Jim Zumbo - Everything Outdoors
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Turkey Hunting's Deadly Secret
Some years ago I was invited on a crossbow Oeceola turkey hunt in south Florida by Ralph and Vickie Cianciarulo. I'd hunted the Osceola subspecies before, but hunting with Ralph and Vickie was a treat. They host a popular TV hunting show, and are my favorite outdoor couple. The crossbow hunt was a first for me, and this was shaping up to be a great adventure. As soon as I arrived, I practiced with a 10 Point crossbow, and was amazed at the accuracy. It took just a few shots to develop confidence with this unique and unfamiliar hunting tool.
The next morning, Ralph and I were in a blind made of palmetto fronds. Soon after shooting light, we saw a pair of toms in the distance. That's when I saw Ralph slowly waving a tom turkey tail above our heads. He had a real outspread tail from a recently deceased turkey, and turned and twisted it gently. I'd never seen anything like it. The reaction of the two toms was amazing. They came racing in, and when they were 25 yards out, I took a shot. The arrow flew true, and I had achieved a first. It was my first tom ever with an arrow. But what happened next really blew me away. We remained in the blind, and Ralph continued to wave the tail. The second gobbler was beside himself, and carried on in a frenzy. The tail was driving him crazy. He had to see us, but it didn't matter. He was totally mesmerized with that moving tail. This went on for a full 15 minutes, and finally we rose up and walked out of the blind. The bird ran off, and I'd learned an amazing new technique.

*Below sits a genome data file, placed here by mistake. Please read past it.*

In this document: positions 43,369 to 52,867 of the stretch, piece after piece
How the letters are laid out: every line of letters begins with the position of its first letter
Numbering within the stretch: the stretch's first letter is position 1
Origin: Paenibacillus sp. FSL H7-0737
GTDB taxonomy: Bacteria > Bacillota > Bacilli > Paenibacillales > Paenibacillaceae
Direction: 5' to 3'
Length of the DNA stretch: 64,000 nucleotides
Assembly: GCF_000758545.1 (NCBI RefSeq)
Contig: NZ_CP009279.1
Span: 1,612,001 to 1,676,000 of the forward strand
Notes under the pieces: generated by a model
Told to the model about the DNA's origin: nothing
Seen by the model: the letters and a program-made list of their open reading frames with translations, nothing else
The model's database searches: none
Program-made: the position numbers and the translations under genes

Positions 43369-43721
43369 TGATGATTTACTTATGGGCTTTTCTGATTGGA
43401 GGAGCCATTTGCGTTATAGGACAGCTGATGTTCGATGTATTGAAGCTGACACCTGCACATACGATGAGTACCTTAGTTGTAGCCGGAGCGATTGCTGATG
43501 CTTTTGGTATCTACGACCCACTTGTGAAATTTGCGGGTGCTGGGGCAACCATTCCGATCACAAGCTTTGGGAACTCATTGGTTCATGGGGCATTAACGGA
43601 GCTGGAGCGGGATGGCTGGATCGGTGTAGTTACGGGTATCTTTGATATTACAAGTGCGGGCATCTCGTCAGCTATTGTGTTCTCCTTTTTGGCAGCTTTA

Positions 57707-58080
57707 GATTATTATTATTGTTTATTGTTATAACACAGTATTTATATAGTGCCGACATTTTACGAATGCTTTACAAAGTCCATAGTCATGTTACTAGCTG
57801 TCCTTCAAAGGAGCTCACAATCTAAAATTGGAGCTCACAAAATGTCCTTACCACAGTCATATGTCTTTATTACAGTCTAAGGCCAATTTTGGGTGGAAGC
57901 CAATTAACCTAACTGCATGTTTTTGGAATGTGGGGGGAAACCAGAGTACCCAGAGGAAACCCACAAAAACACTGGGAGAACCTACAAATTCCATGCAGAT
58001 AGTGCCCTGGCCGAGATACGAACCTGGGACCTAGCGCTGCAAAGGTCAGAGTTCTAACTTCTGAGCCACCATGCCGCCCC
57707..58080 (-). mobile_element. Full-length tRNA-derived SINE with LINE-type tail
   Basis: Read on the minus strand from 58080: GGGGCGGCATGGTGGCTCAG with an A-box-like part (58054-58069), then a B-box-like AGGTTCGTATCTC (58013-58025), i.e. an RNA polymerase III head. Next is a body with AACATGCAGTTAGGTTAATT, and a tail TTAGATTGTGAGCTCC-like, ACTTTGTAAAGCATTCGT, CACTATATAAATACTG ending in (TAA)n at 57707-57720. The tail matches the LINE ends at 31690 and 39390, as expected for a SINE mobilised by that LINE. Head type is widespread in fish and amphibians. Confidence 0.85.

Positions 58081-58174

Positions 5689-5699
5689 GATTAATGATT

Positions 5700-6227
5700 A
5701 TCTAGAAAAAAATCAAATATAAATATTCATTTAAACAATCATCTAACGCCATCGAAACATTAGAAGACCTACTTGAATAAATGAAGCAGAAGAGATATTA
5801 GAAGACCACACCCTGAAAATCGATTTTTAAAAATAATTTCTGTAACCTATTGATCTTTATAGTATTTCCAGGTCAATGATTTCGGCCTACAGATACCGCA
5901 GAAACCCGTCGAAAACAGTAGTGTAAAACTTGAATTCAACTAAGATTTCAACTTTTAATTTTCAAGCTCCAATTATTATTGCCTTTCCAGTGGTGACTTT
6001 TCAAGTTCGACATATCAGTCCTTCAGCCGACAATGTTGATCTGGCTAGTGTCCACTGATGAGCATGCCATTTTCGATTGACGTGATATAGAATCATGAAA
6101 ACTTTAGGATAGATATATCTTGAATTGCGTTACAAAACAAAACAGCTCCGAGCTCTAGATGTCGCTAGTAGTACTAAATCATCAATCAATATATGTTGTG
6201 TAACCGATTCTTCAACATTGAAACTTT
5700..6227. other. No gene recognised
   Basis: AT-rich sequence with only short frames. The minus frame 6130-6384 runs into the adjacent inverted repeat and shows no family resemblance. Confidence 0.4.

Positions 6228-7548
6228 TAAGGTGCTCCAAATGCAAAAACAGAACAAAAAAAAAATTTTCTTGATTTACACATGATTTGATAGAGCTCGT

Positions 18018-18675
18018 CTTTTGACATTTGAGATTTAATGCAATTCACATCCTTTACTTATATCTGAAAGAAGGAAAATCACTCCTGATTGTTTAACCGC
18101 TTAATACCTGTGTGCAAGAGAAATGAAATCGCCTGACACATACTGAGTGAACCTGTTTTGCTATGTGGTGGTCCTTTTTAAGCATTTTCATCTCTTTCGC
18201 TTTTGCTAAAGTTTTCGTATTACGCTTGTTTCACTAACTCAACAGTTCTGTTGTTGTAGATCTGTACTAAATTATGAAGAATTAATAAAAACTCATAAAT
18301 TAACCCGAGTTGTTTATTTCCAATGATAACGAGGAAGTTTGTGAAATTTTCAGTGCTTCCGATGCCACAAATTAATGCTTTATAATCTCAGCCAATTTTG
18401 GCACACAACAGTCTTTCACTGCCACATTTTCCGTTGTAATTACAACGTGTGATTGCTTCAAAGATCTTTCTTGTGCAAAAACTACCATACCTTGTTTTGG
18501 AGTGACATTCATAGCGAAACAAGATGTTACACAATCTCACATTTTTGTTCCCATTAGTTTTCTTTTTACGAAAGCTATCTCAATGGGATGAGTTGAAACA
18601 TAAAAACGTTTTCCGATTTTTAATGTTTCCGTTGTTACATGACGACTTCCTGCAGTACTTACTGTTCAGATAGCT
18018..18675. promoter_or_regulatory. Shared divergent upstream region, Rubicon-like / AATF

It's called fanning, and the technique is now used among turkey hunters everywhere. Let me say, right now, that fanning can be profoundly dangerous. When you think about it, you're moving a real tom turkey tail. If you're hunting in country where there's underbrush, especially on public land, there's a risk of attracting the attention--and pellets-- of another hunter. And even if you're on private land, you don't know who's out there. Could be a trespasser or even a member of your hunting party.